Ubuntu will sell pre-loaded on smartphone hardware, despite the failure last year of the incredibly ambitious Ubuntu Edge crowdfunding campaign. The company detailed plans today (via TheNextWeb) to ship Ubuntu-based smartphones later this year, via hardware partners including Spain’s bq and China’s Meizu.
Ubuntu isn’t talking specifics yet, so don’t expect specs, but the company did reveal in a statement that initial devices will focus on “mid to high-end hardware,” so these won’t be the budget devices you might expect from an upstart mobile OS looking to compete in a crowded smartphone market. Given that the software maker originally wanted to launch the ultra premium Edge for an ultra premium price ($600 for ‘early’ backers), not immediately going after the entry-level market makes a lot of sense.
Calling Ubuntu’s efforts to crack the mobile market an uphill battle would be an understatement: Existing examples of latecomers who’ve tried to make a dent don’t inspire much confidence, with Firefox OS being the most noteworthy example that comes to mind. Mozilla’s project did focus on entry-level devices, however, which could provide another clue as to why Canonical won’t start off with that strategy.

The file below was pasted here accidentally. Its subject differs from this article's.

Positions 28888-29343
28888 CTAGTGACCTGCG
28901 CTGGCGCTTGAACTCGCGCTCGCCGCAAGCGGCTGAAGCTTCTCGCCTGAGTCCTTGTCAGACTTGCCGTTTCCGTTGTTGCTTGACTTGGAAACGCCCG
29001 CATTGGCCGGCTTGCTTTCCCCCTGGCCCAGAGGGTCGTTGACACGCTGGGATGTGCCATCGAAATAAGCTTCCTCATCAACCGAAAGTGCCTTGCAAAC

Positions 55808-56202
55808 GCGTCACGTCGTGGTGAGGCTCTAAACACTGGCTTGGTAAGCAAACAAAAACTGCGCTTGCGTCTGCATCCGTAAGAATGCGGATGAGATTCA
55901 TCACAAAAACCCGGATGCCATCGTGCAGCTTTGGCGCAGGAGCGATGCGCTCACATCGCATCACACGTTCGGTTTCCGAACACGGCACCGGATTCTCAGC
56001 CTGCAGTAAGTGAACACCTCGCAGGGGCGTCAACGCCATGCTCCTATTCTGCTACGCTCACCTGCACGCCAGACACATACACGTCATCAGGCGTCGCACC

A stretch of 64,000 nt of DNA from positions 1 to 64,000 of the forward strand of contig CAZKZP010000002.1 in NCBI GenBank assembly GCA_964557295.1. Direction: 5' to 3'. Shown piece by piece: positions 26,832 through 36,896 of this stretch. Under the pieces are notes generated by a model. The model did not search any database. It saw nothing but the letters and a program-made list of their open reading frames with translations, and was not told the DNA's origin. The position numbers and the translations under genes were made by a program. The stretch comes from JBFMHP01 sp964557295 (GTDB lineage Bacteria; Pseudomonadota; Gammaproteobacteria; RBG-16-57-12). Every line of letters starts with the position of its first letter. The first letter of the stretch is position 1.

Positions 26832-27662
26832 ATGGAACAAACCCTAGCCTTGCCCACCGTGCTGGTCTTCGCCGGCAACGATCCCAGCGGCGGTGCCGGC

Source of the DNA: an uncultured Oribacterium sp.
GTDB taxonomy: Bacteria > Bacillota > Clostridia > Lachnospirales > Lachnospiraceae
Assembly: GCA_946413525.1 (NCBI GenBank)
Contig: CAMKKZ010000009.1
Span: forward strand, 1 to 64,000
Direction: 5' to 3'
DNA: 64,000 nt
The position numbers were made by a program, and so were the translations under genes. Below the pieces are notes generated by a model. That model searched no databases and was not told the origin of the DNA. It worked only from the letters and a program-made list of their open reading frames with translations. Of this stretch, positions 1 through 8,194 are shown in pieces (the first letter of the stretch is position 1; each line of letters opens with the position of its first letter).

Canonical’s differentiation strategy is to make content and services the central focus of the UI, rather than hiding them in siloed apps that each serve a different purpose. Still, Canonical hopes to have the top 50 apps available at launch, including Evernote, Grooveshark and Weather Channel to start. The company is also working with a Carrier Advisory Group formed out of the Edge campaign, which includes Vodafone, EE, T-Mobile, Verizon, Deutsche Telecom and many more.